Early Warning Signs You're Carrying Too Much Debt

Agitated woman holding a credit card while using a laptop.

Most of us carry some amount of debt every day. Having debt isn't necessarily a problem in and of itself. The issue is when you have more debt than you can comfortably manage. 

The real problem is that knowing when your debt's about to become a problem isn't very easy. Small struggles may feel like a normal part of the process. It's easy to dismiss the early red flags as temporary obstacles. But if you can actually tell that your debt's getting out of hand – before it actually gets out of hand – you'll have a much easier time making the necessary adjustments.  

Here are a few warning signs that may be telling you that your debt is about to be more than you can handle: 

You have no savings 

If your debt obligations are preventing you from building your savings, that's a major problem. If you're dipping into your existing savings to stay current with your debt obligations, that's an even bigger problem.

There's a clear relationship between debt and savings. If you can manage your debts, while building your savings, you're probably in okay shape. If your debts are adversely impacting your ability to maintain a healthy savings fund, you may want to look into reducing your debts.

Your bills are stressing you out 

Does opening the mailbox fill you with dread? Are you wondering what will be there today that you’ll need to pay for?

If your bills are causing a strong emotional response, like anger or fear, that's a strong sign that your finances may be headed for trouble. And even if your finances are relatively strong, who wants to carry around all that stress? 

Listen to your gut. If you're worried about finances that's enough of a reason to seek help immediately.

Money is always on your mind 

While we all have days of worrying about an upcoming expense, but if your thoughts are consumed with worry about your debts on a daily basis, that's not really normal or acceptable. If your debt looms over every little decision and expense, that's another indicator that your debt is becoming a problem. 

You're hiding purchases 

Most of us are guilty of hiding a purchase from someone because we don’t want them to know we bought a new pair of shoes or something else we really didn’t need, but if this is a habit, something’s wrong.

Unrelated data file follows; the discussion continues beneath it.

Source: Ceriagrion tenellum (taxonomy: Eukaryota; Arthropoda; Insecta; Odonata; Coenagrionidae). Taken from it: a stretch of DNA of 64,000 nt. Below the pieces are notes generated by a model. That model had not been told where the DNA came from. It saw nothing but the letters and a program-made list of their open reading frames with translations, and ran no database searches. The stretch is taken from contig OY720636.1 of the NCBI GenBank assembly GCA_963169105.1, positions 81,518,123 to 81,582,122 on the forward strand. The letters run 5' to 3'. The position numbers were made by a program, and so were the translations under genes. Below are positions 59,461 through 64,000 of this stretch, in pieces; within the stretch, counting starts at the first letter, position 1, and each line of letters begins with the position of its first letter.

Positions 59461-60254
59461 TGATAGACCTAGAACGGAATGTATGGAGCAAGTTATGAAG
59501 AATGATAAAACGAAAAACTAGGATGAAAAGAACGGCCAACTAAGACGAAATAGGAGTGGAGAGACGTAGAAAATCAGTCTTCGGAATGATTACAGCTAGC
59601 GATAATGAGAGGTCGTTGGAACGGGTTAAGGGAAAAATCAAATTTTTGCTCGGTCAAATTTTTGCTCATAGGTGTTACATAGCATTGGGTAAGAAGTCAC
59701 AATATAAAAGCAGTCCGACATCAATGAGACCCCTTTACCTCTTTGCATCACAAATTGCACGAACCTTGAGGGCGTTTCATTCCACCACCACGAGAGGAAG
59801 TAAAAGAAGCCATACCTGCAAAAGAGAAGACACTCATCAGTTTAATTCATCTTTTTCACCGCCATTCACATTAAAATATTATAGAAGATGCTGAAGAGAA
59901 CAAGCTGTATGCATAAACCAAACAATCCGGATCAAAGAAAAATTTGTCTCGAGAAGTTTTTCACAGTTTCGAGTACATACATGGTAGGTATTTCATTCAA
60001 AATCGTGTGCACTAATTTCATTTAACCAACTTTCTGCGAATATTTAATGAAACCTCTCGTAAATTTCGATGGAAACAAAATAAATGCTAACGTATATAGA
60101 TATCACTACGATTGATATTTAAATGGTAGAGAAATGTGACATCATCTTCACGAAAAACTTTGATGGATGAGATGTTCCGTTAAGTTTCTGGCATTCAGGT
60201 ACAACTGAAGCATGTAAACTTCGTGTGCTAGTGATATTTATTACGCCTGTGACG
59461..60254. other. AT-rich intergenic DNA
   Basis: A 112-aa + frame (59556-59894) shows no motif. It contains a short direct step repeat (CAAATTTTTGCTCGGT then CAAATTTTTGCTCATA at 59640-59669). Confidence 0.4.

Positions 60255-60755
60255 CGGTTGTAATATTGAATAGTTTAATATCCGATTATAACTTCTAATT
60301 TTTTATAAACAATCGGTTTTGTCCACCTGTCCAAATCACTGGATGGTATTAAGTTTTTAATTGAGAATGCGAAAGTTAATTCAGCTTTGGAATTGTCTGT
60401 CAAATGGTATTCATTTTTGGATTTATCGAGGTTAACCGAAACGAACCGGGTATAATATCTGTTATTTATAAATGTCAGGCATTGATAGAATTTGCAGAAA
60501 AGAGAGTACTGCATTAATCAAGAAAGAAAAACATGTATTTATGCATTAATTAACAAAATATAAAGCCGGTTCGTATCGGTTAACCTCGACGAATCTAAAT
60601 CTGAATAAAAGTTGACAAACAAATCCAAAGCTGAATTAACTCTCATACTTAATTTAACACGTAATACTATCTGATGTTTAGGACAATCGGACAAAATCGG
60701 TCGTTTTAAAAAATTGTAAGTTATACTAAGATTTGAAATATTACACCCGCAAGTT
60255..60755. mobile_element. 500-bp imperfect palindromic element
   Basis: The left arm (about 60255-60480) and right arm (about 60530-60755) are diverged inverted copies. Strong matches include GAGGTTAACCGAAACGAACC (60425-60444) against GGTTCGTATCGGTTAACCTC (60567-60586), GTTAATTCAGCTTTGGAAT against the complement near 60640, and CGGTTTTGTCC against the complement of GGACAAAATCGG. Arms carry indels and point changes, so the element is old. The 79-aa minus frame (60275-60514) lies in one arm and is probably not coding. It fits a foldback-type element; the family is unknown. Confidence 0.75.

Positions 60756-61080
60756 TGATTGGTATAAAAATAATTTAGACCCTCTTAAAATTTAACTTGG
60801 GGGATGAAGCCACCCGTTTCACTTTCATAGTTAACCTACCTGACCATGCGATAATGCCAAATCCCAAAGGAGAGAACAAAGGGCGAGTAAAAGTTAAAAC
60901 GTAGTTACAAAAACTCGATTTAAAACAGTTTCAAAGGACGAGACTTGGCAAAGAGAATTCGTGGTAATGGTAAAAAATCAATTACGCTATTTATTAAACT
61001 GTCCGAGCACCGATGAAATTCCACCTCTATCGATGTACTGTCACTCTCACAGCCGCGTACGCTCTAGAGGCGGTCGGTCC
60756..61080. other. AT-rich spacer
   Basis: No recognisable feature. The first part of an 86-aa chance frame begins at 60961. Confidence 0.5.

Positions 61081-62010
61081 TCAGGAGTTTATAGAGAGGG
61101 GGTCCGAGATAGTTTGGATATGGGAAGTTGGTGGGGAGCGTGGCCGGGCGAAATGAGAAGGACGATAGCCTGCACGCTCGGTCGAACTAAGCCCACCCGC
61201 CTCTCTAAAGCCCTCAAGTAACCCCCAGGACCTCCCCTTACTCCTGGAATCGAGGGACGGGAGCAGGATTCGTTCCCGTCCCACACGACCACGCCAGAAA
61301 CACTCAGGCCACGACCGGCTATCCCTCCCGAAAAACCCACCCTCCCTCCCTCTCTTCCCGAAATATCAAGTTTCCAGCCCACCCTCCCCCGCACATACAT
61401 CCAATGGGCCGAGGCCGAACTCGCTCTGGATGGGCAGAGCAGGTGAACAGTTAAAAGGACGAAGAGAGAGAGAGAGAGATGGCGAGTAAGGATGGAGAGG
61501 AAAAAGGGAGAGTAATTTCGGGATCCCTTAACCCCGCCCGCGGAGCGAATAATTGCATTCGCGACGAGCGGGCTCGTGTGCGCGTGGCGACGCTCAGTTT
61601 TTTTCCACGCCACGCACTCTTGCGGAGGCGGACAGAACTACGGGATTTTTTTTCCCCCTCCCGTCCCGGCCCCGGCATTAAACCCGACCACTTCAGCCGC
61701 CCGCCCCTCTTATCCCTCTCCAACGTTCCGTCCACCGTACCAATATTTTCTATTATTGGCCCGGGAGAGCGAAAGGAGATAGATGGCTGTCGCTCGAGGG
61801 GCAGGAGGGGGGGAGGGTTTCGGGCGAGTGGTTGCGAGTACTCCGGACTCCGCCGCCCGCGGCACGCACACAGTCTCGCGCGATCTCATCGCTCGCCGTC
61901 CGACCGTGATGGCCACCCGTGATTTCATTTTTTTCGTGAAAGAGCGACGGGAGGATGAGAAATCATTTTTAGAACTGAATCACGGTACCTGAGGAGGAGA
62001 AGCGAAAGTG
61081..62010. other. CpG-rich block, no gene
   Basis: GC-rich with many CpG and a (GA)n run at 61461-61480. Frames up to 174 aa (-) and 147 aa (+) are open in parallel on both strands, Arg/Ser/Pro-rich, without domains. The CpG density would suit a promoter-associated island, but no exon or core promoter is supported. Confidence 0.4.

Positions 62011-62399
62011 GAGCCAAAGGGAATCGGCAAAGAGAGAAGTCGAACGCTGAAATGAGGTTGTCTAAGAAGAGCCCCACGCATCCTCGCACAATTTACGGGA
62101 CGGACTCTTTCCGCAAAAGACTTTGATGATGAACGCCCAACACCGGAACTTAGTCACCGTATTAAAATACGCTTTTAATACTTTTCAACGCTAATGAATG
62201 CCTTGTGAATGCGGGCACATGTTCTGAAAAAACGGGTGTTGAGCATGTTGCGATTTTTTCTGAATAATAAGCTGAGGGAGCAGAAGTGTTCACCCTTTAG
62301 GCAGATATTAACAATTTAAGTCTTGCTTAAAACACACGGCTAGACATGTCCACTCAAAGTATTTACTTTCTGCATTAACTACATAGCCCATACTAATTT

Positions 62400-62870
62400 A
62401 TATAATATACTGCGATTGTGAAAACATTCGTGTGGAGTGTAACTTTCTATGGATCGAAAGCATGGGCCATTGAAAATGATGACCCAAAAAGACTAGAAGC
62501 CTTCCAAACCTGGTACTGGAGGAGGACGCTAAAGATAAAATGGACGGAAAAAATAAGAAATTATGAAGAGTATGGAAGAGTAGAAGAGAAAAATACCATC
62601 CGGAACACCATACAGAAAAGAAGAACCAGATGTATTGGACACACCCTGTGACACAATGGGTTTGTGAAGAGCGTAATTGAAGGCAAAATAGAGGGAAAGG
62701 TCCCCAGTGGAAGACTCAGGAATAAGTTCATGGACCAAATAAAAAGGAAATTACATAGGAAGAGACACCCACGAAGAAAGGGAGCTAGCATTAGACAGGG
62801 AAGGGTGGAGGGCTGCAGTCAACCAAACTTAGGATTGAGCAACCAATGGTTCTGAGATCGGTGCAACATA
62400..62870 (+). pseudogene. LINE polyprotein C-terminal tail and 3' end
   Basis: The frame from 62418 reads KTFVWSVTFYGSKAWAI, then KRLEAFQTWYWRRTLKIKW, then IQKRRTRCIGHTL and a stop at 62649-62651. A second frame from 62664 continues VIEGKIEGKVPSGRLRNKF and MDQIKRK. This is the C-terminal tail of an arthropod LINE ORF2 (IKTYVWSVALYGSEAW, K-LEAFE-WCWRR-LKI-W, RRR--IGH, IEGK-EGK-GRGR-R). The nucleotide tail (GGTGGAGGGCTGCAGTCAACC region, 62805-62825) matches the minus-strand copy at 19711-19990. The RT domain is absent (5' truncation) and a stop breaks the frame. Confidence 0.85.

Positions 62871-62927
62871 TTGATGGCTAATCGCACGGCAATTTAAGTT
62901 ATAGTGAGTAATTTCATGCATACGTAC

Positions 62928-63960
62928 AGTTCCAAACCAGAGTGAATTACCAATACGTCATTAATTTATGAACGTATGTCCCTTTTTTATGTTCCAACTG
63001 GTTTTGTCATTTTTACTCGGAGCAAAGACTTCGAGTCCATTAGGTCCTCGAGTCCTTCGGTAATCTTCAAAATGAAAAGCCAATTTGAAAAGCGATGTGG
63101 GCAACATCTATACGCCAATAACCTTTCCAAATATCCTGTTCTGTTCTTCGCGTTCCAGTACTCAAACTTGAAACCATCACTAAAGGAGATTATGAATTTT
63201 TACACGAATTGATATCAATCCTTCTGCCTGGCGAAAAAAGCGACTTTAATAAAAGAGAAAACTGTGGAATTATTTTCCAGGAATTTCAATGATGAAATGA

Do you hide your non-essential purchases on a regular basis? If so, that may be because subconsciously you feel like something is wrong and you can't really afford these purchases. If you're feeling guilty about spending even though you can technically afford what you're buying, that's worth examining. There's a good chance that there's a growing financial issue at the center of that guilt.  

You're only making the minimum payments 

With most debts, the key is to make payments above the minimum. Only paying the minimum will often cost you significantly in the long run as the debt drags out and you end up paying more and more in interest charges.

If you can only make the minimum payment on your credit card bills or loans, that might indicate that there's a problem.  

You use one debt to pay another

It’s one thing to pay your utility bills with your credit cards to earn points, but if you’re doing it because you don’t have the cash to pay them, that’s a problem.

Shuffling debts around is a very common sign that your finances may be in trouble. This juggling may solve short-term problems, but in the long-term you often end up with more debt and no real progress.  

Your card is declined

If your credit or debit card is declined when you try to make a small purchase, there's a good chance that you're heading for trouble (or already there). This is a big red flag that more financial trouble is coming because it only gets worse from here. Once you’ve drained your accounts and maxed out your cards, how will you pay your bills and buy groceries? 

If you can relate to any of these early warning signs that you’re carrying too much debt, it’s time to get a handle on your debt. Consider working with a debt and budget counselor to discuss options.

Tagged in Debt strategies, Debt collection

Emilie writes about overcoming debt, while balancing trying to eat healthy, stay fit, and have a little fun along the way. You can find more of her work at BurkeDoes.com.

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